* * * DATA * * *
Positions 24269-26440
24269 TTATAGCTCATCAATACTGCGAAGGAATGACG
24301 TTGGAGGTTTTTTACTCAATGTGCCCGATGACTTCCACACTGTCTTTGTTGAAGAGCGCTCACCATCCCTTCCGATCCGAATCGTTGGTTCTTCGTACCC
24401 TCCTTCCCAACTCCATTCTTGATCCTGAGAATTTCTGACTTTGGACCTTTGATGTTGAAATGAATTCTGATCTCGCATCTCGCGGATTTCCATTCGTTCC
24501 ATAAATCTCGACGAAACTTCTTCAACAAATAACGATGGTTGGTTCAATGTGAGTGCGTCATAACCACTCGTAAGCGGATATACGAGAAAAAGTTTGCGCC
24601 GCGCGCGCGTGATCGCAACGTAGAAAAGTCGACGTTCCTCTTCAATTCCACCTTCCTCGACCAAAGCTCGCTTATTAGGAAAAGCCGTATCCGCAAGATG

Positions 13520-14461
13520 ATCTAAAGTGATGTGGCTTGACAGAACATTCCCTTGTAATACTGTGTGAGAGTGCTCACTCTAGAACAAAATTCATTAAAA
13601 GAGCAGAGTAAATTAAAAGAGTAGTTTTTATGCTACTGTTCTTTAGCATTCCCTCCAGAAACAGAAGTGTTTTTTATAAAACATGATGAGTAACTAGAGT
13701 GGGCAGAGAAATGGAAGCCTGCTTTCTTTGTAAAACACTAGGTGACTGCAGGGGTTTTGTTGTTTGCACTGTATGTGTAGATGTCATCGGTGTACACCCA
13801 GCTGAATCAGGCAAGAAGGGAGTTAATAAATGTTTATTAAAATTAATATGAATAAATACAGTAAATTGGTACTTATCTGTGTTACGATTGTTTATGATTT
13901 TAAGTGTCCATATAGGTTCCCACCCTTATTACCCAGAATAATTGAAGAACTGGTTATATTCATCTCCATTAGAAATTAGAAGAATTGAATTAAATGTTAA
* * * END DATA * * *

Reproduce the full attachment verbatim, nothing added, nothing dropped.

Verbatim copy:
Positions 24269-26440
24269 TTATAGCTCATCAATACTGCGAAGGAATGACG
24301 TTGGAGGTTTTTTACTCAATGTGCCCGATGACTTCCACACTGTCTTTGTTGAAGAGCGCTCACCATCCCTTCCGATCCGAATCGTTGGTTCTTCGTACCC
24401 TCCTTCCCAACTCCATTCTTGATCCTGAGAATTTCTGACTTTGGACCTTTGATGTTGAAATGAATTCTGATCTCGCATCTCGCGGATTTCCATTCGTTCC
24501 ATAAATCTCGACGAAACTTCTTCAACAAATAACGATGGTTGGTTCAATGTGAGTGCGTCATAACCACTCGTAAGCGGATATACGAGAAAAAGTTTGCGCC
24601 GCGCGCGCGTGATCGCAACGTAGAAAAGTCGACGTTCCTCTTCAATTCCACCTTCCTCGACCAAAGCTCGCTTATTAGGAAAAGCCGTATCCGCAAGATG

Positions 13520-14461
13520 ATCTAAAGTGATGTGGCTTGACAGAACATTCCCTTGTAATACTGTGTGAGAGTGCTCACTCTAGAACAAAATTCATTAAAA
13601 GAGCAGAGTAAATTAAAAGAGTAGTTTTTATGCTACTGTTCTTTAGCATTCCCTCCAGAAACAGAAGTGTTTTTTATAAAACATGATGAGTAACTAGAGT
13701 GGGCAGAGAAATGGAAGCCTGCTTTCTTTGTAAAACACTAGGTGACTGCAGGGGTTTTGTTGTTTGCACTGTATGTGTAGATGTCATCGGTGTACACCCA
13801 GCTGAATCAGGCAAGAAGGGAGTTAATAAATGTTTATTAAAATTAATATGAATAAATACAGTAAATTGGTACTTATCTGTGTTACGATTGTTTATGATTT
13901 TAAGTGTCCATATAGGTTCCCACCCTTATTACCCAGAATAATTGAAGAACTGGTTATATTCATCTCCATTAGAAATTAGAAGAATTGAATTAAATGTTAA